Saturday, February 23, 2013

Health Feature - Diabetes: A Worldwide Epidemic on the Rise

by Lily McCann
Checking blood sugar levels is important in controlling Diabetes
It is rather ironic that many people think of diabetes as a disease which affects one or two people they know: that friend who has to check his/her glucose level before dining at a restaurant, that colleague who undergoes dialysis treatment. 

Diabetes is, in fact, a global epidemic, affecting some 285 million people worldwide. A further seven million people develop the disease every year and by the year 2030, some 438 million people are expected to be diabetics.
Click on map to see details in new, larger window
 The problem affects public health systems to the same devastating effect, with 12 per cent of all health expenditure going to this disease. Far from being a rare occurrence, diabetes is a sword of Damocles hanging over the heads of children and adults alike, poised to take countless lives over the next few years.

Type 1, Type 2 or Gestational Diabetes?

Over nine million Canadians are currently diabetics or pre-diabetics. Of these, only five to 10 per cent have Type 1 diabetes, where the body makes little or no insulin. Type 1 diabetes is irreversible and must be treated with daily insulin injections or with an insulin pump.

In Type 2 diabetes, either insufficient amounts of insulin are produced, or the individual suffers from insulin resistance. In gestational diabetes, the body fails to use insulin properly. However, the problem usually goes away when the pregnancy is over.

Type 2 Diabetes: The First of Many Serious Conditions

As if the thought of having to take daily medication or receive insulin injections wasn’t scary enough, diabetes can have tremendously serious consequences, including blindness, heart disease, stroke, reduced blood supply to limbs (which can lead to amputation), nerve damage, and erectile dysfunction.

What Causes Type 2 Diabetes?

The following are contributing factors:
  • Obesity and fat distribution: It is estimated that the number of obese people will rise to nearly two billion by 2030 and this seriously raises the risk of diabetes. Having a tendency to store fat primarily in the abdominal area is an additional risk factor.
  • Lack of physical activity: Every two-hour/day increment of the time spent watching television increases the risk of diabetes by 14%. Just taking a brisk walk for an hour a day, on the other hand is associated with a 34% risk reduction.
  • Smoking: Smokers have a 45% increased chance of contracting diabetes. The risk grows in proportion to the number of cigarettes smoked.
  • Alcohol use: Moderate drinking (one to two drinks a day) reduces the risk of diabetes by 30-40%, compared to drinking heavily or abstaining.
  • Genetic Factors: Around 40 genetic variants have been associated with Type 2 diabetes, but they do not add significantly to the clinical prediction of the disease beyond traditional risk factors such as having a family history of diabetes.
  • Age: Those aged over 40 are at an increased risk.
  • Gestational diabetes: Simply having had gestational diabetes increases a woman’s chances of developing Type 2 diabetes later in life, as does having had a baby weighing over 9 pounds.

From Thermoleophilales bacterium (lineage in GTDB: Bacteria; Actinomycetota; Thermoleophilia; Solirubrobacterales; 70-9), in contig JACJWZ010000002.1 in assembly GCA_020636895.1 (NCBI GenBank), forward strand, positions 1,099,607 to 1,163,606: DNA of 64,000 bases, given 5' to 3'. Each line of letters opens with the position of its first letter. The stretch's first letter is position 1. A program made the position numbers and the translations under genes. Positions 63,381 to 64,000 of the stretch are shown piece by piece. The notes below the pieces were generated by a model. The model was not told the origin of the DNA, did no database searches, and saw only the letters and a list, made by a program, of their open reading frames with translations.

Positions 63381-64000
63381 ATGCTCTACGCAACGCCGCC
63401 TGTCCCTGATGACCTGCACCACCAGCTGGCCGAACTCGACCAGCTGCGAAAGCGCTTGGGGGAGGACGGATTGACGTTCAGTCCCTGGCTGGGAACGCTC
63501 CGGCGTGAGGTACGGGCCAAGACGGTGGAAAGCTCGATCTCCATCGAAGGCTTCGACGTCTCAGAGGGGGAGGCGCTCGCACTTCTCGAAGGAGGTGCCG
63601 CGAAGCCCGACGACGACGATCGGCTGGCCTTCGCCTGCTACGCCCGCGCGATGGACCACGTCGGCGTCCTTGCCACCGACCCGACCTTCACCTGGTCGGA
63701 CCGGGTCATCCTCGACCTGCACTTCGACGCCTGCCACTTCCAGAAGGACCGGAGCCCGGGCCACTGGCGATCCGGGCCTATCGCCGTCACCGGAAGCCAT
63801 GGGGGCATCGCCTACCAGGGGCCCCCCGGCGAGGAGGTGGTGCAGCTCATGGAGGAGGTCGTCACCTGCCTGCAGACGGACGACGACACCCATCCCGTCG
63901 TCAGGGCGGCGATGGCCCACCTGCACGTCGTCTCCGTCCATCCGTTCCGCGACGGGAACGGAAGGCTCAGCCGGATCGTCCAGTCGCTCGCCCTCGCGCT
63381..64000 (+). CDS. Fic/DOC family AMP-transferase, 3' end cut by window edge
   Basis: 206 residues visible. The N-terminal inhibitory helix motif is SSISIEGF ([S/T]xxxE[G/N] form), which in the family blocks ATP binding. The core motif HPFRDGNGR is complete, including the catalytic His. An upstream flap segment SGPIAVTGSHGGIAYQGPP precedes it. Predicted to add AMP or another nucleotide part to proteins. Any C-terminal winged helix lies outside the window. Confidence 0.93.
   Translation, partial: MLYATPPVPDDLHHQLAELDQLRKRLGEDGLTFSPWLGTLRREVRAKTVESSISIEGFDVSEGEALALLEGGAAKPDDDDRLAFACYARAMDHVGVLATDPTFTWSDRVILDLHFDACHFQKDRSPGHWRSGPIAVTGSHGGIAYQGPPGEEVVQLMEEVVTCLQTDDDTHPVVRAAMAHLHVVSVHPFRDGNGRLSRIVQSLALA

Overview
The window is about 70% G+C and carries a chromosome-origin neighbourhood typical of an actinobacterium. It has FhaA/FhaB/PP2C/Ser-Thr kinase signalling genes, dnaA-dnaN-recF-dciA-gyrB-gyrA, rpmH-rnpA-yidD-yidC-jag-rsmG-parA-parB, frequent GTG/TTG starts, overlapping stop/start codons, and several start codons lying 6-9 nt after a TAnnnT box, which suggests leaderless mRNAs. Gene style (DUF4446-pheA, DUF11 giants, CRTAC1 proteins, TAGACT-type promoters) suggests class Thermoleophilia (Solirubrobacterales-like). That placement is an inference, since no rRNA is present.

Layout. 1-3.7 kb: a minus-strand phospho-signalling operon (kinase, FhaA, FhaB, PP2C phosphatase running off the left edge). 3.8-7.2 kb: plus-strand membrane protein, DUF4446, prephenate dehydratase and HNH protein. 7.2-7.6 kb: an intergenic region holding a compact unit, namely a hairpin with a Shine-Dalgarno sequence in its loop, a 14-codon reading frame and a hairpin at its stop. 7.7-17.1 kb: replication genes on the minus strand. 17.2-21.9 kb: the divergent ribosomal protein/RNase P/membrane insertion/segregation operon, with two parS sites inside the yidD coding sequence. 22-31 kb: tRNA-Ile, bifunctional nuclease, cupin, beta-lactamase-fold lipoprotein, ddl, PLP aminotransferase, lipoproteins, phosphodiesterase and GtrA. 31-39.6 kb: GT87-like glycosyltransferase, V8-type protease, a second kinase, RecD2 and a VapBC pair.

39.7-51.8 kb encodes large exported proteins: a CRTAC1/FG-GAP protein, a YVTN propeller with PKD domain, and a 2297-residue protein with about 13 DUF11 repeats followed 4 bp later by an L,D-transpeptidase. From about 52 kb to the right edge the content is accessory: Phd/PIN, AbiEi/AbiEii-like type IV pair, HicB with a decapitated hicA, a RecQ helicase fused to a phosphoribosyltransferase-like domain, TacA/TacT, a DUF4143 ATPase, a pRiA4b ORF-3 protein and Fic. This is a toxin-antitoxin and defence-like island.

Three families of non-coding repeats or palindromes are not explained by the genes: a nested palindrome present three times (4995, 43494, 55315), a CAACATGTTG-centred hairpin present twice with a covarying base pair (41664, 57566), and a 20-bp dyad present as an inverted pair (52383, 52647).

Keeping Type 2 Diabetes at Bay

A large-scale study in the US indicates that those with a high risk for developing Type 2 diabetes can reduce their risk by 31% by taking the prescription drug, Metformin and making lifestyle changes. More importantly, the risk can be reduced by an impressive 58% through lifestyle changes alone.

The proof of the pudding when it comes to the importance of dietary changes are the many forums for diabetics, where members are reporting that they have been able to stop taking medication by simply following a low carbohydrate, vegetarian or vegan diet. 

What all these diets have in common is that they are low in sugar and processed grains. Starches, processed foods and sugary drinks are poison for diabetics, since they release too much glucose into the bloodstream, leading to the over-production of insulin. This process causes cells to become insulin-resistant.

Balancing the body’s levels of Omega-3 and Omega-6 essential fatty acids (EFAs) is also key, if inflammation is to be kept to a minimum. Inflammation is a contributing factor to the onset of Type 2 diabetes and heart disease, and while the typical Canadian consumes an excess of Omega-6 fats (found in vegetable oils such as sunflower, corn and soybean and most processed foods), their diet is often lacking in Omega-3 fats (found in cold water fish and flax seeds). 

Those who do not consume oily fish regularly should consider a supplement like hemp seed oil to promote the correct balance of EFAs. Hemp seed oil also alleviates the tingling and numbness in the extremities encountered by many diabetics. It is likewise important to incorporate daily exercise (a blend of cardiovascular and strength exercises are ideal) into one’s daily routine to boost circulation and keep blood sugar at safe levels.

Health Checks: A Vital Ally

If you have already been diagnosed with diabetes, you will need to have regular checks, including blood glucose, blood pressure and cholesterol level measurement, retinal screening, foot and leg checks, kidney function tests (urine and blood), weight testing and a smoking status check. 

Ask your doctor for a personalised care plan, to ensure you are able to reach specific goals in all these areas.

Lily McCann is a journalist who writes for KWIKMED

No comments:

Jai & Sero

Jai & Sero

Our family at home in Toronto 2008

Our family at home in Toronto 2008
Amit, Heather, Fuzz, Aj, Jiv, Shiva, Rampa, Sero, Jai